Losing Independence during COVID-19: What it’s like Living at Home

posted in: Opinion | 0

Last year, I got my first taste of freedom as I finally left home and was living on my own on campus. I had my own routine, I was keeping myself accountable for classes and chores, I was working part-time at Starbucks, and I didn’t have to tell anyone where I was going when leaving campus. I felt like an adult and like I could take care of myself, as scary as that had seemed during the first few weeks.

That freedom was quickly taken away from me and from many other students when COVID-19 hit us during March. I had to pack up all of my things and move back home with my mom, step-dad, and step-brother. I went through a mourning process as I was no longer able to go to classes and see friends and couldn’t even go out of the house most of the time. Going through natural disasters like the wildfires and the ice storm made me painfully aware of how little personal space and independence I had. 

I’ve been living at home for over a year now after getting four or five months where I was on my own. Living at home has its benefits like not having to pay for on-campus housing but it’s also frustrating. Sometimes class or meeting zoom calls are interrupted by someone coming into my room without knocking, people are somehow incredibly loud when I’m trying to study or focus, I have to tell people where I’m going yet I get no heads up about plans or about how long people will be gone. Since the pandemic, I’ve butted heads with my parents a lot, to a point where I’m exhausted and mostly try to keep to myself. It’s tough trying to be an adult when you’re still living at home and being treated like a kid.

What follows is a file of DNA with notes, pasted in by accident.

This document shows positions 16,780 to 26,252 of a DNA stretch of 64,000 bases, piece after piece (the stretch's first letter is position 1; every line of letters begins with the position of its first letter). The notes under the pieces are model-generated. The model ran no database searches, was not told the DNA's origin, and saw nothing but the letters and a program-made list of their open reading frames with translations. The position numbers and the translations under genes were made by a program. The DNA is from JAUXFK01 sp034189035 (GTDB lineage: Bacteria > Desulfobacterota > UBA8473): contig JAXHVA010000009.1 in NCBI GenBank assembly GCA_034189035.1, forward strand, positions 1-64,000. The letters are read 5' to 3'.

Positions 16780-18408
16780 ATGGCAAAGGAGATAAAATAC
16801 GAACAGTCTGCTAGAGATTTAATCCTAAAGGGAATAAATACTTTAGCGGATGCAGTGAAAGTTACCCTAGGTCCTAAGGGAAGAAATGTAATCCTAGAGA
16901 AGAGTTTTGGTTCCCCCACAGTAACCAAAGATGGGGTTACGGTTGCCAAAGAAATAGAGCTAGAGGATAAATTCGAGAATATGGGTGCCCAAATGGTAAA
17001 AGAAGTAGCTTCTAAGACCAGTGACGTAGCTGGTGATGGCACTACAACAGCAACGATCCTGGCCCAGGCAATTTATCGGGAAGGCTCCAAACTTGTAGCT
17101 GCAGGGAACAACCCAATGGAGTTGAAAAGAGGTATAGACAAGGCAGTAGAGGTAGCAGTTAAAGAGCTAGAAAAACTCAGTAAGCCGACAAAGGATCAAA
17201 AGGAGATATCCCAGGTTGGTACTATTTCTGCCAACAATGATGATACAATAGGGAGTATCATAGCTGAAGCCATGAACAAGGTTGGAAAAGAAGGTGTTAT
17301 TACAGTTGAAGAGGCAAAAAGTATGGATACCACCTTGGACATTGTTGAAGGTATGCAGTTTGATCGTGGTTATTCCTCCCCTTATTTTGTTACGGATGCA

One thing I’m really not looking forward to is re-integrating into society once I do get the vaccine and can come back to campus. I remember the first two or three weeks of being on campus where I was homesick and didn’t know many people. I also just don’t think I remember how to normally interact with anyone anymore because it’s been so long. As much as I’d love to get out of here and have that independence, I’m also scared to repeat the pain of leaving home again. — Grace Alexandria

Photo by Grace Alexandria: Alexandria’s home in Stayton, Oregon during sunset.


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